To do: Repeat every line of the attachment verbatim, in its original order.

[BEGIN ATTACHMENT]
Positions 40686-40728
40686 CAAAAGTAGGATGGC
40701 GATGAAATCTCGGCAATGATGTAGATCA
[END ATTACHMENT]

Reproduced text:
Positions 40686-40728
40686 CAAAAGTAGGATGGC
40701 GATGAAATCTCGGCAATGATGTAGATCA